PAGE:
We are putting an album together to support the legalization of cannabis in California. There is a producer and publisher on board. If you have a song about the legalization of marijuana or the plant in general but don't have a distribution plan contact me @Cannabration. We are also looking for visual artists and social networking volunteers.

Marijuana isn't going to legalize itself! Get involved today if you want to #JustLegalizeIt2014 #Cannabration #HempCanSaveThePlanet 
 
 
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State, Federal Efforts Back Farmers in Calling for Excluding Crop From Drug Laws


By ARIAN CAMPO-FLORES

Like many farmers in Kentucky, Brian Furnish has for years struggled to find crops to replace tobacco.

He thinks he has one candidate: industrial hemp, the cousin of marijuana used to make everything from cosmetics to car parts. It grows well in small plots, and demand for some hemp-based products is on the rise. The problem is that federal law makes it virtually impossible to grow the crop in the U.S.

David Kasnic for The Wall Street JournalBrian Furnish, a farmer in Cynthiana, Ky., grows tobacco, corn, wheat and hay, and says he would further diversify into hemp if it were legalized.

"We grew it here for years until the '50s," when it was still permitted, said Mr. Furnish, 37 years old. "I don't see any reason why we couldn't again."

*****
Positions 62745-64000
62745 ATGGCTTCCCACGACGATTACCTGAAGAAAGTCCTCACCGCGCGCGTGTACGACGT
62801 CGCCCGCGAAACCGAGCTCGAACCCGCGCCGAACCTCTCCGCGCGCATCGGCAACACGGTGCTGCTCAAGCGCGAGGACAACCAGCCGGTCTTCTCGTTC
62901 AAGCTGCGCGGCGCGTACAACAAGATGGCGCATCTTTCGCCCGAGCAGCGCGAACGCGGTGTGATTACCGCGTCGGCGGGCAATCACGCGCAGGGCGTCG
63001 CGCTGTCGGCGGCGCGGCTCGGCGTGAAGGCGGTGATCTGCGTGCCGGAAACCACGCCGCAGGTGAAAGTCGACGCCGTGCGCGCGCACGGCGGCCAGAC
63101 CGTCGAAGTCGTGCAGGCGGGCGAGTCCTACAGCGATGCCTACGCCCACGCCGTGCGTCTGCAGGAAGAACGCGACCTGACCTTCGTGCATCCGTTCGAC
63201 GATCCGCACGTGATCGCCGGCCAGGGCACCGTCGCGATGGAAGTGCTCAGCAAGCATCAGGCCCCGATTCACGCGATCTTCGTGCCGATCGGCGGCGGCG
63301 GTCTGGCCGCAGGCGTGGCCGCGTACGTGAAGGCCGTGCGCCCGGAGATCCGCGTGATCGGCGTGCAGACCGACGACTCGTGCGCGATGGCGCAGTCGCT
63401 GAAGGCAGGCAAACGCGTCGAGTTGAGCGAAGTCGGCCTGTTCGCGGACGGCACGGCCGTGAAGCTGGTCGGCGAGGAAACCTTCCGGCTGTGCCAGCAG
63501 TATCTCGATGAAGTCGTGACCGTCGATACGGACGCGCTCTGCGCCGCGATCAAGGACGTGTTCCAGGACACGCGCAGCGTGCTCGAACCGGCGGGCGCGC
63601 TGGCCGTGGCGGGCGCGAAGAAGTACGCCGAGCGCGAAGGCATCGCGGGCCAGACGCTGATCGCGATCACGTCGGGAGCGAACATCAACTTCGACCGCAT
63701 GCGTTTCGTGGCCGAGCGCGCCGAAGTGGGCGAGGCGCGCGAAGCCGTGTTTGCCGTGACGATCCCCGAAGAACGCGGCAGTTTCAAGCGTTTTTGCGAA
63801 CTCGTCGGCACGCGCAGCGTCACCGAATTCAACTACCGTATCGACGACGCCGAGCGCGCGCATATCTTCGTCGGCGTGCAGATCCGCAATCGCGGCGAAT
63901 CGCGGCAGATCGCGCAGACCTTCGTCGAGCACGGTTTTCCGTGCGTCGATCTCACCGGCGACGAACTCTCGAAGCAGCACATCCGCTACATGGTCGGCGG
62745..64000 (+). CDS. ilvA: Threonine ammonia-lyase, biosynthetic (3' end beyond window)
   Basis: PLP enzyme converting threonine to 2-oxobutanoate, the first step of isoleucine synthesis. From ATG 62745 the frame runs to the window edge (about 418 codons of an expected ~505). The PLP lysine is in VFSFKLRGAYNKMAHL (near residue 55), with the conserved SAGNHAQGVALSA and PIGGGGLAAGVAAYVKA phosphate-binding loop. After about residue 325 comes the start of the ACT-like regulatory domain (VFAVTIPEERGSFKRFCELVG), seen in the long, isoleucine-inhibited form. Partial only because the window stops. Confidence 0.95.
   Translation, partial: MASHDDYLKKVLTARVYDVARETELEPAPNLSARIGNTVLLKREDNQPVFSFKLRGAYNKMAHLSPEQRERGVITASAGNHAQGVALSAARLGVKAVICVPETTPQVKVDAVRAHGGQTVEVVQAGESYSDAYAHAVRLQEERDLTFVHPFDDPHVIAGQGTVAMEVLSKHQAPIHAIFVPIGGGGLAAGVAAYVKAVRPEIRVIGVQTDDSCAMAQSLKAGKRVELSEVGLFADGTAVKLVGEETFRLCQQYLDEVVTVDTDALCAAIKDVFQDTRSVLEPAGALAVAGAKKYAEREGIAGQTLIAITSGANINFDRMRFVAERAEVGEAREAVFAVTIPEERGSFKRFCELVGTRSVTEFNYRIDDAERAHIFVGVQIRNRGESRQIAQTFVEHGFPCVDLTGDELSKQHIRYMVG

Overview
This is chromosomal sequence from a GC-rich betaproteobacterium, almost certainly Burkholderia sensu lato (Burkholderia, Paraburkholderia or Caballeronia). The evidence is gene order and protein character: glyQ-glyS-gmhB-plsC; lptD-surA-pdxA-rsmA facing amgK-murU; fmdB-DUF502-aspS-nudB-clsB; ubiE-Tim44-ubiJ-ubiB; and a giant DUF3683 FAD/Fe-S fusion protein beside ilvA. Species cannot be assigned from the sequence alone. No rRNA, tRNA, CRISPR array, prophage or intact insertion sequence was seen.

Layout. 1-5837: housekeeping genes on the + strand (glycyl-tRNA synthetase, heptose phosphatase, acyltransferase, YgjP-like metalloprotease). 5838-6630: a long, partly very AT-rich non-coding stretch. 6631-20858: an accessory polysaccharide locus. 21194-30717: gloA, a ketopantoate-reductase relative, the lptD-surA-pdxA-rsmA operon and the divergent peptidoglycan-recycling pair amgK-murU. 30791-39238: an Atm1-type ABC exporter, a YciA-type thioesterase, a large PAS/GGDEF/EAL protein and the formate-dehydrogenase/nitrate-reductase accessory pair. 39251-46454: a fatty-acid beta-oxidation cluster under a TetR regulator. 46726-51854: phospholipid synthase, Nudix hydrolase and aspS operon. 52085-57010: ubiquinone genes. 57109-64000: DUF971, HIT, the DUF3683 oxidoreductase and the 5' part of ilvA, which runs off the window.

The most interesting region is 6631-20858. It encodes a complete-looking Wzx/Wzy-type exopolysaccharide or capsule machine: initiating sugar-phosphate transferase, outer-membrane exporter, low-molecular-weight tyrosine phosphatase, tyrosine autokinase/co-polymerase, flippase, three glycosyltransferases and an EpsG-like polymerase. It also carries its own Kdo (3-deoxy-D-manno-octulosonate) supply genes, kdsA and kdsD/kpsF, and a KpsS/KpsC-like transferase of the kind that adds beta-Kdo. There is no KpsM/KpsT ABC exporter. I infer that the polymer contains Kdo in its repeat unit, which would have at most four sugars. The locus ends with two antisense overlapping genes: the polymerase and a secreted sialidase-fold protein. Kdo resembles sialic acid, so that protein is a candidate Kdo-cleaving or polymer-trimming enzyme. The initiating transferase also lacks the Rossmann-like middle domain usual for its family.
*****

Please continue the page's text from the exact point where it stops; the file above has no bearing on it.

He can take heart from efforts gathering steam from a wide political spectrum in Congress to again authorize hemp production. U.S. Rep. Thomas Massie (R., Ky.) introduced a bill in the House on Wednesday that would exclude hemp from the federal drug law that now lumps it together with marijuana. U.S. Sens. Rand Paul (R., Ky.) and Ron Wyden (D., Ore.) say they plan to file similar legislation in the Senate, where Minority Leader Mitch McConnell (R., Ky.) last week said for the first time that he supported growing the crop.

Meanwhile, pro-hemp legislative measures have been introduced or carried over this year in seven states. Several states have already removed barriers to hemp production. "We've never had a better situation than we do right now," said Eric Steenstra, president of Vote Hemp, a not-for-profit advocacy group.